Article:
Shanghai International Circuit is Formula 1 supersized: huge paddock; towering grandstands and straights that disappear over the horizon. Even after a decade and more of racing in China, it’s still a marvel to behold.
Located around 40km from the centre of the world’s most populous city, the Shanghai International Circuit has all sorts of interesting features. The long pit straight and the even longer back straight dominate the first and final sectors and, with slow corners before and after, ensure the Chinese Grand Prix is never short of overtaking opportunities – but the race isn’t a simple, low-drag slipstreaming exercise.
The two ‘snail’ sections – corner complexes that go beyond 180° – and a tight hairpin put a premium on good traction and, combined with the high-speed turns of the middle sector, demand some concessions to downforce. There are also several heavy braking zones. While not a problem for the brakes themselves, the unevenness of the braking zones (a legacy of building on marshland) tends to test out a car’s damping capabilities and force driver errors. The tarmac is also very abrasive with the life of tyres – particularly the softest compounds – sometimes measured in corners rather than laps.
History lesson: Built on marshland that was deemed unsuitable for housing, the Shanghai International Circuit is one of the most impressive purpose-built Formula 1 facilities in the world. It cost $450m to construct and the 5.451km/3.387-mile layout is shaped like the Chinese character ‘shang’, which stands for ‘high’ or ‘above’, and the team buildings resemble the ancient Yuyan-Garden in Shanghai.
What makes the track unique: The combination of one very long back straight – the longest of the entire season – and a couple of 270-degree corners that put a lot of energy through the tyres. Car set-up is a delicate compromise between straight-line speed and cornering grip.
Grip levels: Medium. The circuit isn’t used much during the year, so there’s quite a lot of track evolution during the weekend as rubber is laid down. Last year the lap time improvement was 3.3s from the beginning to the end of the weekend.
Run-off: Substantial. This track was designed by Hermann Tilke and Peter Wahl, the creative brains behind the F1 tracks in Bahrain, Abu Dhabi and Malaysia – all of which have substantial run-off areas. The Shanghai International Circuit is no different.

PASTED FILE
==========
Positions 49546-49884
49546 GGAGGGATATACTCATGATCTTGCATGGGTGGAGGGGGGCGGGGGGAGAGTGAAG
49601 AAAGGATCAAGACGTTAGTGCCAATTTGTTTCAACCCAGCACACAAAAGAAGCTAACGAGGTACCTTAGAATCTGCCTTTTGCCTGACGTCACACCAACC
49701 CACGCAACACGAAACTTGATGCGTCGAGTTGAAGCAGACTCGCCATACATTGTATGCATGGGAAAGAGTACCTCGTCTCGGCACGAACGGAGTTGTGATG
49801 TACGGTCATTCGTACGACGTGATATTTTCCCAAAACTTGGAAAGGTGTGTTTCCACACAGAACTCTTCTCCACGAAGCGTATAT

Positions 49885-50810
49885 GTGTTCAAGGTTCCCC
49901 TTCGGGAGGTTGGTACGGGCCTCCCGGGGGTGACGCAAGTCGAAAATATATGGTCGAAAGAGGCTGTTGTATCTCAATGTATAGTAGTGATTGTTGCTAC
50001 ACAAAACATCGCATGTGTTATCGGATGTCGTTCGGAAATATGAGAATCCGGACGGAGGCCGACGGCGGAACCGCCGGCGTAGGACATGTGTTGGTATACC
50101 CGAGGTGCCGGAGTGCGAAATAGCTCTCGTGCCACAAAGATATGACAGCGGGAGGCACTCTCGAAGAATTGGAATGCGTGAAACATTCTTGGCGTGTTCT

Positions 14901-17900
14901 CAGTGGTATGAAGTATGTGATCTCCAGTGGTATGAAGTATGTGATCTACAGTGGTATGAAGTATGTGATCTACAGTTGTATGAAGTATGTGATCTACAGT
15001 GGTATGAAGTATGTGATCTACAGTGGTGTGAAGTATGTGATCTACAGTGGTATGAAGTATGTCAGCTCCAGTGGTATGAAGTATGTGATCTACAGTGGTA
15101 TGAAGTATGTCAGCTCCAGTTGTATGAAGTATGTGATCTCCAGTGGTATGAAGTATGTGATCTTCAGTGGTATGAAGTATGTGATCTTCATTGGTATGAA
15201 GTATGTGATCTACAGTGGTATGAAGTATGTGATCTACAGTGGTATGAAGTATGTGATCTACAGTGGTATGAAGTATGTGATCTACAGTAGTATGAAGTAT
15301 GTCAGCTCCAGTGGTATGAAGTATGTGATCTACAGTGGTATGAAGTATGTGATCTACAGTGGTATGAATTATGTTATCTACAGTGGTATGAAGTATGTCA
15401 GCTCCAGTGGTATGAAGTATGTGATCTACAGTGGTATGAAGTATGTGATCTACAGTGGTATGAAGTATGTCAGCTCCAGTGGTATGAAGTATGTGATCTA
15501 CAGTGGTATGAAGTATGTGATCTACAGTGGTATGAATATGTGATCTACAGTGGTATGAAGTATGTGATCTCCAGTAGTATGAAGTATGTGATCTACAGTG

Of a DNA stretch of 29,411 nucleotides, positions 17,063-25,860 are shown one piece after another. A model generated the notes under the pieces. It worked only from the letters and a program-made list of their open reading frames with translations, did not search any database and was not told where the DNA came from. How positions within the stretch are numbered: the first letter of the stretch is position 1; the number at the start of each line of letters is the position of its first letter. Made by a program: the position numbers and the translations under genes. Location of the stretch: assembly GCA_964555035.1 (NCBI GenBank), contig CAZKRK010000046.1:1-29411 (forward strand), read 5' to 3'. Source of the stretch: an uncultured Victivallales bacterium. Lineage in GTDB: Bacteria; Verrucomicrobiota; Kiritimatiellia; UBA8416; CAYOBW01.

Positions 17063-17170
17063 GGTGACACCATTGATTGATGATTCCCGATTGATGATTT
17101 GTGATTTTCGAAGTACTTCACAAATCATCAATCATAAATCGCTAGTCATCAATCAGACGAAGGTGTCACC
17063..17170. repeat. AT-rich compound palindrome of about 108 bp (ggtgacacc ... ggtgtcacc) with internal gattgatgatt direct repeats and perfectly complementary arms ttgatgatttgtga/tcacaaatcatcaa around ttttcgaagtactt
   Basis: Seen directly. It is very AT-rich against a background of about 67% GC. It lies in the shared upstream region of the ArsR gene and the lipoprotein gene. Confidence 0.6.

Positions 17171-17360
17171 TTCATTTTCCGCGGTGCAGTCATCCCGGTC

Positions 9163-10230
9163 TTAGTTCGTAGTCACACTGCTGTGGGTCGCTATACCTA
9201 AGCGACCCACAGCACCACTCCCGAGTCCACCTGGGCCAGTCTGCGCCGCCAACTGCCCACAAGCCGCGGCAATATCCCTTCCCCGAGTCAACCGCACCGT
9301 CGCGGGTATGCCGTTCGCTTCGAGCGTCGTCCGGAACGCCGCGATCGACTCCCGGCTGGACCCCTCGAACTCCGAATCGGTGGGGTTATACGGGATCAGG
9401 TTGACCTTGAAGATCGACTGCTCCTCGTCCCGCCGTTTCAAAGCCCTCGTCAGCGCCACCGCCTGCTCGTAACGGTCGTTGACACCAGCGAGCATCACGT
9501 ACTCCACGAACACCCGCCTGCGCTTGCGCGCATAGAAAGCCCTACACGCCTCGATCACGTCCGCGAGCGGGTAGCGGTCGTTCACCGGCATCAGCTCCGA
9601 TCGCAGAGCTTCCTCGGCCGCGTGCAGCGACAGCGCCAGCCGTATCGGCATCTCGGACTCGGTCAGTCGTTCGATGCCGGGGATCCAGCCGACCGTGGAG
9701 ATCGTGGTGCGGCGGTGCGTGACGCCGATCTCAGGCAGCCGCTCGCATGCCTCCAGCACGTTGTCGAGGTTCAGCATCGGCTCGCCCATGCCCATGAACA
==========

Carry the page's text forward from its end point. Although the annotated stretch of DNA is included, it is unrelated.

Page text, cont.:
Watch out for…: The weather. It’s fair to expect a range of temperatures and conditions over the course of the weekend.
|2015 winner||Lewis Hamilton, 56 laps, 1:39:42.008s|
|2015 pole position||Lewis Hamilton, 1m35.782s|
|2015 fastest lap||Lewis Hamilton 1m42.208s (lap 31)|
|Name||Shanghai International Circuit|
|Circuit length||5.451km/3.387 miles|
|Distance to Turn One||380m/0.236 miles|
|Longest straight||1.17km/0.727 miles|
|Top speed||340km/h/211mph, on the approach to Turn 14|
|Pitlane length||351m/0.218 miles, estimated time loss 21s|
|Full throttle||55 per cent|
|DRS zones||Two, on the approaches to Turns 1 and 14|
|Key corner||Turn One, a 270-degree right-hander through which the cars slow from 300km/h at the end of the pit straight down to 50km/h at the apex. Huge amounts of energy are put through the front-left tyre as a result|
|Fastest corner||220km/h (137mph), Turn 13|
|Slowest corner||65km/h (40mph), Turn 14|
|Major changes for 2016||None|
|Fuel consumption||1.7kg per lap, making it not quite as critical as the last race in Bahrain|
|Brake wear||Medium. There are eight big stops from high speed, but the long straights help to cool the brakes.|
|Gear changes||51 per lap /2856 per race|